Just at the top of the list, in addition to anything that Robert Mueller’s investigation unearths, are:
— The House Judiciary Committee’s plans to probe the president’s emergency declaration to justify spending $7 billion on a wall at the southern border
— The House Veterans’ Affairs Committee’s review of a trio of “shadow rulers,” three friends of the president without military experience who met at Mar-a-Lago and may have improperly set policy for the VA
— A group of 10 House Dems who want to investigate Trump’s golf clubs in New York and New Jersey for hiring undocumented workers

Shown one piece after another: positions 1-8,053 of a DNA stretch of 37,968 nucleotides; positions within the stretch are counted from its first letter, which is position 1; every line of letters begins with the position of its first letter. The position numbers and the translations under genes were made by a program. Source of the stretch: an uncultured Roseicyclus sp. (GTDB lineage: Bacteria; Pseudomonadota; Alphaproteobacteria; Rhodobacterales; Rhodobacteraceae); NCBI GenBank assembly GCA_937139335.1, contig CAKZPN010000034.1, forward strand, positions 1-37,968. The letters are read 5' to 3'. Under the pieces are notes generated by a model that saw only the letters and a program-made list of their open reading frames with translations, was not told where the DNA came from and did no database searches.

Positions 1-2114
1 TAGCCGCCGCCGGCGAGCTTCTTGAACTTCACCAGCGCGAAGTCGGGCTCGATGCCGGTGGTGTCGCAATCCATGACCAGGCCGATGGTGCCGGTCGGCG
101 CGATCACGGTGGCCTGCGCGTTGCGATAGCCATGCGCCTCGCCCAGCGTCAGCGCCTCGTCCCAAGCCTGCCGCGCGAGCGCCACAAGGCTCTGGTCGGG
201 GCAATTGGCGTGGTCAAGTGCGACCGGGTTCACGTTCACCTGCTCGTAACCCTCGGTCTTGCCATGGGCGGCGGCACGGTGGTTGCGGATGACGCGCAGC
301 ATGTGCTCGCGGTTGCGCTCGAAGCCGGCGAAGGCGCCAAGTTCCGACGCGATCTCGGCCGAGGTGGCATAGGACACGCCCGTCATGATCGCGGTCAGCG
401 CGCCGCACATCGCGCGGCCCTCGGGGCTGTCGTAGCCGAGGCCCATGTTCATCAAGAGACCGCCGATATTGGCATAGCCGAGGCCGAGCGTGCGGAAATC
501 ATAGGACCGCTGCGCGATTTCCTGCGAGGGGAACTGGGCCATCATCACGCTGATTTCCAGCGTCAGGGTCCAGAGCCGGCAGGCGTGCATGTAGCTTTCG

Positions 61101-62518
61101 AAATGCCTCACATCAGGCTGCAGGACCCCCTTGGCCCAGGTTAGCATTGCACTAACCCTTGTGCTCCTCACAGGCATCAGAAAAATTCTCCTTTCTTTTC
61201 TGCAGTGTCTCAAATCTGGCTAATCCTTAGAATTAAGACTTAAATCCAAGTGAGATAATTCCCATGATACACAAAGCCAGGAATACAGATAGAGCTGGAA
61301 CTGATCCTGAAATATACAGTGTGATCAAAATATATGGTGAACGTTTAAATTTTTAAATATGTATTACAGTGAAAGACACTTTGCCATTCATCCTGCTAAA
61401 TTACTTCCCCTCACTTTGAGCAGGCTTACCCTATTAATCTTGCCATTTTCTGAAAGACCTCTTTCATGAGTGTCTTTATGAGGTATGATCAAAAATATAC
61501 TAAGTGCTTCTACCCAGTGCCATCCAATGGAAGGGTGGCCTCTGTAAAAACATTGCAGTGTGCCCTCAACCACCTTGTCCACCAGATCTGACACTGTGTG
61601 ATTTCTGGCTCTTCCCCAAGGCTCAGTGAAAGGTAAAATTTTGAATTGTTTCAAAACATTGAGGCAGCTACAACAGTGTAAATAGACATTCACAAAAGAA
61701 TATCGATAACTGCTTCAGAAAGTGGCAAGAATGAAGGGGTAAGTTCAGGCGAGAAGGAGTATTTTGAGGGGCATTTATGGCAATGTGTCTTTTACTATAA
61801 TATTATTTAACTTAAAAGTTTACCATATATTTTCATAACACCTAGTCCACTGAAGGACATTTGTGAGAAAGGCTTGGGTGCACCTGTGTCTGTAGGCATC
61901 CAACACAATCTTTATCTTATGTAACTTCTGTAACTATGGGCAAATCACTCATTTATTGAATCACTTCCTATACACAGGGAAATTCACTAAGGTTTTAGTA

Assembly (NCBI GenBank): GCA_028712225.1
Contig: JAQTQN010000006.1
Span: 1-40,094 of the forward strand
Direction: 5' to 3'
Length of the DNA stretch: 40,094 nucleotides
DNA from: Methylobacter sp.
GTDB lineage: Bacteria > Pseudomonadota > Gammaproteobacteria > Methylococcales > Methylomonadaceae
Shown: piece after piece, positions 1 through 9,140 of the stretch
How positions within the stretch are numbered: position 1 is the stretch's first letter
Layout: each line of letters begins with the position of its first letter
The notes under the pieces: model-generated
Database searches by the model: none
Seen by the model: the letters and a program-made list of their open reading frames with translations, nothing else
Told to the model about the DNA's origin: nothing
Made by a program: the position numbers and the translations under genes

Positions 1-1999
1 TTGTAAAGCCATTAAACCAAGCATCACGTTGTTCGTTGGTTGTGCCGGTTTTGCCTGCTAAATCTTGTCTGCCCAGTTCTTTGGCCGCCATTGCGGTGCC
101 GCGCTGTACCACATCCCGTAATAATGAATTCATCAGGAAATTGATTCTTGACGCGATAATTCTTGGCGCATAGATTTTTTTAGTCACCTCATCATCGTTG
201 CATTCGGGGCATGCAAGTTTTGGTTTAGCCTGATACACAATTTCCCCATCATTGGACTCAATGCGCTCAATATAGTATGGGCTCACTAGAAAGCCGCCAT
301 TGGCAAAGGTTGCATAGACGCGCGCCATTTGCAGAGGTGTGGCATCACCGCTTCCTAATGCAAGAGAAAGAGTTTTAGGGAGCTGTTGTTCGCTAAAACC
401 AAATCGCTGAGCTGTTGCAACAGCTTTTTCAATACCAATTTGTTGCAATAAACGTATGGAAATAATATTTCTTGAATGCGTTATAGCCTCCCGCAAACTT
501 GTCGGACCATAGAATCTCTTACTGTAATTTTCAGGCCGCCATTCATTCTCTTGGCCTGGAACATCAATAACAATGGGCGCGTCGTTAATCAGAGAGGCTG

— Another House Oversight investigation into former national security adviser Michael Flynn trying to sell nuclear technology to Middle Eastern countries
— Democrats on the Oversight, Foreign Relations, Intelligence, Financial Services and other committees demanding answers on the administration’s end to sanctions on three Russian firms tied to oligarch Oleg Deripaska
— Investigations into several current and former Cabinet secretaries’ outsize spending and travel budgets
— More committees looking into security clearance protocols at the White House
— A multi-committee look into possible Deutsche Bank connections to Trump, the Russian government and money laundering inside Trump Tower.
That’s just for starters. Are they all legitimate lines of inquiry? Probably. Is there any way the American people can follow and absorb all of them? Absolutely not.